by Amanda Brady
Children’s Pastor, Amanda Brady is a guest writer for INCM.
All children’s ministers cringe when they hear the word, whether it is coming from the mouth of a parent, a pastor, or some other person that just doesn’t have a clue. Come on, say it with me: childcare. Another word that gets a similar response babysitters, as when our volunteers are referred to as the babysitters who watch the kids while the parents go to church.
When it happens, we resist the urge to shake the person and yell: “We do more than just have a snack and play back there!” Instead, we smile politely and explain we do ministry—they are learning about Jesus too.
But how much are we really teaching them? Of course, we have great lessons and activities for our school-aged kids, but what about the littlest learners? What are we actually teaching our preschoolers, toddlers, and those in the nursery? What can we teach these littlest learners about God, and what are some tangible ways we can teach those concepts?
Karen Apple shared her insights with me regarding these questions. Karen is a seasoned children’s minister who knows the importance of beginning to teach these little ones early on.
The Power of Our Voice
Hearing the word of God taught at an early age by a voice kids know, trust, and love is important. Karen believes that when children hear biblical concepts from that voice, they will learn to love God and the Scriptures.
As early as Karen can remember, her mother taught Good News clubs, actually beginning when Karen was only two. Then, when Karen was in first and second grade, she heard another voice of another someone she loved sharing God’s word with her. As a result of these two influences, she came to know Jesus as her Savior. She attributes her passion to teach God’s Word to hearing both of these individuals share their love of Jesus with her.
It is important that we begin teaching kids about God as early as possible. The younger we start telling children about God, Karen says, the more likely they are to understand and follow God throughout their lives. What children hear and learn from birth through two years of age prepares the ground and sets the framework for these littlest learners.
Children are growing and changing on a daily basis, so giving them a consistent message is essential. We need to spend every moment we are given with children telling them that Jesus loves them.
What are some basics that the littlest learners need to learn? Karen points out that it is essential that we keep the concepts simple and tangible. Teach truths such as: God made me, Jesus loves me, and Jesus wants to be my friend. These are the roots of everything else our faith is built upon, so they are good starting points for our littlest learners.
Often we do not spend a great deal of time teaching these littlest learners because so many biblical truths are abstract and hard to grasp. Karen explains that we can help kids learn these abstract concepts through concrete relationships. It is an abstract concept for a child to grasp that a God that we cannot see loves us. But when a child sees and hears someone she loves talking to her about Jesus and how He loves her, a connection is made. So make a connection with things that the little ones can see and do. Make God’s Word come alive in tangible ways.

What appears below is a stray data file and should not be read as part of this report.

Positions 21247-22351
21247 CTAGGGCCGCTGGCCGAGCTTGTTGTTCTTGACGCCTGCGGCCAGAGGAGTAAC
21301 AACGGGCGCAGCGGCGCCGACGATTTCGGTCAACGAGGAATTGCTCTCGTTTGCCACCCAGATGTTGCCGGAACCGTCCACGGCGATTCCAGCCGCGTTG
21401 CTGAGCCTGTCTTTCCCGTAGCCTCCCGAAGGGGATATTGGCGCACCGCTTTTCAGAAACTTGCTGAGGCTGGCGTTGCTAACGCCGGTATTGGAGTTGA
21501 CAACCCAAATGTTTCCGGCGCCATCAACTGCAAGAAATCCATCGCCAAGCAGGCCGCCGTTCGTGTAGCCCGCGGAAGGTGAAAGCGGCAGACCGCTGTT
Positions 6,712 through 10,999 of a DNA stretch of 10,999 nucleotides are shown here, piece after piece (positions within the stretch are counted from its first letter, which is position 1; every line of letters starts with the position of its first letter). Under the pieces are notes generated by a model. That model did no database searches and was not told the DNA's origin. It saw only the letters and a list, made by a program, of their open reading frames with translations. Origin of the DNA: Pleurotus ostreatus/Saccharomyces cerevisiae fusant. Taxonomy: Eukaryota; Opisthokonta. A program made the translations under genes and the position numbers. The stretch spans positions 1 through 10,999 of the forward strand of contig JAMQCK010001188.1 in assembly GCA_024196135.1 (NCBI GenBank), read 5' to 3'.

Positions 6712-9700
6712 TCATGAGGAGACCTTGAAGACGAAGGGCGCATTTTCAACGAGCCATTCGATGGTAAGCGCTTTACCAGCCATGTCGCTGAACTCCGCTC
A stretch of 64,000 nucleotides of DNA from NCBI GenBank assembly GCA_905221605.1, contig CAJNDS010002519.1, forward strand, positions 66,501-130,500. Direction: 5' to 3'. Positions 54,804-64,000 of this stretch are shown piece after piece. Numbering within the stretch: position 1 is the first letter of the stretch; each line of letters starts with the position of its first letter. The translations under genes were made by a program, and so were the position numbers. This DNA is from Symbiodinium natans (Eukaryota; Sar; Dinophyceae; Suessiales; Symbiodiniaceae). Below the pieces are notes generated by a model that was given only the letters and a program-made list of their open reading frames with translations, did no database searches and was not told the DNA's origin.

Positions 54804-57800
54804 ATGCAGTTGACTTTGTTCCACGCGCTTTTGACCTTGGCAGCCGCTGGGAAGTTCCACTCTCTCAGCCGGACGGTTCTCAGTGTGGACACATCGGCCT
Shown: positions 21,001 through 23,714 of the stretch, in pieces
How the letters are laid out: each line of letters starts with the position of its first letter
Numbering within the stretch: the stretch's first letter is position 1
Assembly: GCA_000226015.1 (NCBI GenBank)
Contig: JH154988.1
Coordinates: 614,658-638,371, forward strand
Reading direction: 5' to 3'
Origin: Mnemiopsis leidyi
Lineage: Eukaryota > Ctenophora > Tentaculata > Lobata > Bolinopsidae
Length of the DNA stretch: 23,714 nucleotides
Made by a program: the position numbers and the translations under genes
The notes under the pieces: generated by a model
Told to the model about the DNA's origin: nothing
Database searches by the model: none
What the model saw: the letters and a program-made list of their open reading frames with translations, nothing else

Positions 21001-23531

We can do the same with babies to set an initial foundation. For example, when diapering babies, you can sing songs or say words about how God created them and how much he loves them. Or when looking out the window, you can say poems about how God made everything in the world.
Sometimes we can get self-centered and worry about what others may think. But when we get creative and stop thinking about ourselves, a light goes off not only for the little ones but also for others in the room too.
Karen points out that large groups can be used with the littlest learners. These gatherings help them develop skills such as listening and following directions. Group activities are best done when you build a pattern for the kids so that they know what to expect. Use activities that will be routine and characters that will be familiar to your kids.
Break a story up into small sections, and include activities that allow the kids to become involved in the story. Kids do not do well just sitting. Do something spontaneous in the midst of the story to keep their attention. This makes the lesson into more than just a listening exercise.
Never forget: No dead air! The minute you stop doing one thing, move on to something else. Use fun activities to get their attention, such as clapping in unison in short bursts, and then stop and be completely still.
Often it is difficult to get volunteers to work with this age group. These littlest ones intimidate many people. To alleviate some fears, allow potential volunteers to shadow so they can see things in action. Give them small jobs to start with to help them gain confidence in their ability to work with this age group. It is important to tell them why you do something instead of just telling them what to do. When you show them the big picture, they become aware of the importance of their role.
In the end, Karen points out, it is important to remember that God is the one; he is the one who works in the kids, not us. He has a plan for them, even the littlest ones, and he will provide what we need. When we realize we are investing in God’s plan for these little ones and not our own, our efforts are worth it.
Karen Apple mentors women in ministry. She listens to their needs and gives them insights and assignments to help them grow. She encourages them to become the women God has designed them to be and to continue developing what God has created in them.